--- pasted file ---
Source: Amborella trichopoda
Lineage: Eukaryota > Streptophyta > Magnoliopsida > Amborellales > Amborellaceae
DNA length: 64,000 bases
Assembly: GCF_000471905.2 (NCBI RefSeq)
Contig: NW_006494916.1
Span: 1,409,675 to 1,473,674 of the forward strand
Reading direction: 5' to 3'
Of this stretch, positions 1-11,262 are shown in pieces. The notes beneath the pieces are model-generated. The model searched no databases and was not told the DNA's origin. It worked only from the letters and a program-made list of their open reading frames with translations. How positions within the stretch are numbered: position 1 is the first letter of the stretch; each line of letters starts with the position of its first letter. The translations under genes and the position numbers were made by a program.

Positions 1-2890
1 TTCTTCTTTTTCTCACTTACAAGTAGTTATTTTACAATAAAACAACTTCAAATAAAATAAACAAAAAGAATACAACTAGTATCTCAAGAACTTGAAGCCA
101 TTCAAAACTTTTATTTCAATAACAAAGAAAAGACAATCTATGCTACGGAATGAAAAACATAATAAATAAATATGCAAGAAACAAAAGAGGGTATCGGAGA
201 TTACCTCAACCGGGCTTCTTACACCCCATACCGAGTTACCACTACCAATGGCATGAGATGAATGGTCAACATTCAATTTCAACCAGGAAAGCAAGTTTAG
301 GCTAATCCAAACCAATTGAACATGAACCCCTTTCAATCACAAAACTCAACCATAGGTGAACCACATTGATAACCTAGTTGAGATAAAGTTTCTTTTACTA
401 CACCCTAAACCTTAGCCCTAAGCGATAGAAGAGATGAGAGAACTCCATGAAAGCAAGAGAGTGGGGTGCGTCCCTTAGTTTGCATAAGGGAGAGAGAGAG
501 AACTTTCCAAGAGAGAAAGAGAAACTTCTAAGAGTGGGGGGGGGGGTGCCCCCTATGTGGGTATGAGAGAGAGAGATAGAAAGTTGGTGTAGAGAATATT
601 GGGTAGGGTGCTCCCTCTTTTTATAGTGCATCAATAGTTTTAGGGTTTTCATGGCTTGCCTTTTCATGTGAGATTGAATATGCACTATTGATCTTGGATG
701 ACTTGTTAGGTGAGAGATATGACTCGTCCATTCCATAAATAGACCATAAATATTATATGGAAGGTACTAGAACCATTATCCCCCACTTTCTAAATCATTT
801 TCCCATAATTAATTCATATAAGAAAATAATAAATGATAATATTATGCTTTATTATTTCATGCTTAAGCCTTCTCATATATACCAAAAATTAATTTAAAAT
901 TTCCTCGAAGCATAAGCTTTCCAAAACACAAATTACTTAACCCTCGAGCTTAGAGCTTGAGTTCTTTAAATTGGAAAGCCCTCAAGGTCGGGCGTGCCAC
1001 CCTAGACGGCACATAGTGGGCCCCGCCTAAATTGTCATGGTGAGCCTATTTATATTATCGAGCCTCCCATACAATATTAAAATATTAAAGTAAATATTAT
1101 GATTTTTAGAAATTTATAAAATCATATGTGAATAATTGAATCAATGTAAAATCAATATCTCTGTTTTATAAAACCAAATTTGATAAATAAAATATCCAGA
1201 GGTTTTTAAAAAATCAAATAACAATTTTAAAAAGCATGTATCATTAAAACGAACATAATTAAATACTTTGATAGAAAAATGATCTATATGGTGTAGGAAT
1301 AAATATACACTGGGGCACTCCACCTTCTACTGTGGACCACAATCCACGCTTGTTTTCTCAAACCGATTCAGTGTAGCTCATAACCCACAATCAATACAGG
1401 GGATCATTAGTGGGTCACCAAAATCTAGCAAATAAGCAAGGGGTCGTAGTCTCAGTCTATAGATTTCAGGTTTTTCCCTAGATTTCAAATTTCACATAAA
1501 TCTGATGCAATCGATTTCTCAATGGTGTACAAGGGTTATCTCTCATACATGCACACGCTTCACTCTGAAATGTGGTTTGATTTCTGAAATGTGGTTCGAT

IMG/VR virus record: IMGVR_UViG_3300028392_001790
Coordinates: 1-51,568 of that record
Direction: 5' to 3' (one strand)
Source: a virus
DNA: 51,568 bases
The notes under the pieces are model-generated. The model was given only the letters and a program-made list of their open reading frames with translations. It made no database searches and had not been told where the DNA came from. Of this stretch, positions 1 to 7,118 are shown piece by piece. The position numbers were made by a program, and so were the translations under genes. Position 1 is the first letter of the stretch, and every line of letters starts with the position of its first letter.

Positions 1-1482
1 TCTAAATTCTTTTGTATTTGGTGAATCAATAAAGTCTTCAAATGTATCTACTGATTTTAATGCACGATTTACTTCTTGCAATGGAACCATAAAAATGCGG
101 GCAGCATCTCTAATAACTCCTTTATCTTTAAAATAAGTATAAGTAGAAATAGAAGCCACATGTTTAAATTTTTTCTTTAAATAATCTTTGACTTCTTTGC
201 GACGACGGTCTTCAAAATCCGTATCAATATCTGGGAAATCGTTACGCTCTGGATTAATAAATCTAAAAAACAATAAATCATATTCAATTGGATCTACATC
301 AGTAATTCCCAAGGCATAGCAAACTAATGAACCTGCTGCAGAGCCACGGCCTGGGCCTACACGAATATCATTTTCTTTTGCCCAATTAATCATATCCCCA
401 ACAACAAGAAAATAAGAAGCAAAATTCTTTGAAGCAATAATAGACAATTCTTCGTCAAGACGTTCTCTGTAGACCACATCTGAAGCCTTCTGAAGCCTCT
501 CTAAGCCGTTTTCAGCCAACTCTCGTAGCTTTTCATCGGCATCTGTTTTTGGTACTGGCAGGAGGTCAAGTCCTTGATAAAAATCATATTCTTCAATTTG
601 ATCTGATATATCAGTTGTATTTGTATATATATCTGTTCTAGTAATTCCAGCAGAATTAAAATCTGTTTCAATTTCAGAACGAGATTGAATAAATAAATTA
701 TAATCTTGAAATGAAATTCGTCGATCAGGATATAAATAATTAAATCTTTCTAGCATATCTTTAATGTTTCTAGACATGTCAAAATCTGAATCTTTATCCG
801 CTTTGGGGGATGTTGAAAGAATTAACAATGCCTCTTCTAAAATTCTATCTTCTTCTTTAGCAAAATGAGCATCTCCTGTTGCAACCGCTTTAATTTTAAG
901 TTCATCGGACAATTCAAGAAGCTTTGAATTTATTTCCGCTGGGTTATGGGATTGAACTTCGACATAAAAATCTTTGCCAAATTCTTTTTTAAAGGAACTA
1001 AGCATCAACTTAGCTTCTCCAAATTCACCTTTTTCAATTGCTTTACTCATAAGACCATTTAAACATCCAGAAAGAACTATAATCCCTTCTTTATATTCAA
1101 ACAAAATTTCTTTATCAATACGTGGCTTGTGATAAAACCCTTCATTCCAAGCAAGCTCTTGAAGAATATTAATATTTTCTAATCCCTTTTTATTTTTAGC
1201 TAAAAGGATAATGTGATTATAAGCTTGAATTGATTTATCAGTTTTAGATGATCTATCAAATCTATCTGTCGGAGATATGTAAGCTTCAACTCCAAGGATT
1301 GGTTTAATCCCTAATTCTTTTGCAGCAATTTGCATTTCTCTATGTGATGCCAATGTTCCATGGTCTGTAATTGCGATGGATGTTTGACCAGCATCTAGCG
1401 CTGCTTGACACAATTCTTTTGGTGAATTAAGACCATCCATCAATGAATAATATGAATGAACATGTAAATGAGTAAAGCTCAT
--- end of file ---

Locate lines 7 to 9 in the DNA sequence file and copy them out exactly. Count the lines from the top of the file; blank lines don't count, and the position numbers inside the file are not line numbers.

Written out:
Reading direction: 5' to 3'
Of this stretch, positions 1-11,262 are shown in pieces. The notes beneath the pieces are model-generated. The model searched no databases and was not told the DNA's origin. It worked only from the letters and a program-made list of their open reading frames with translations. How positions within the stretch are numbered: position 1 is the first letter of the stretch; each line of letters starts with the position of its first letter. The translations under genes and the position numbers were made by a program.

Positions 1-2890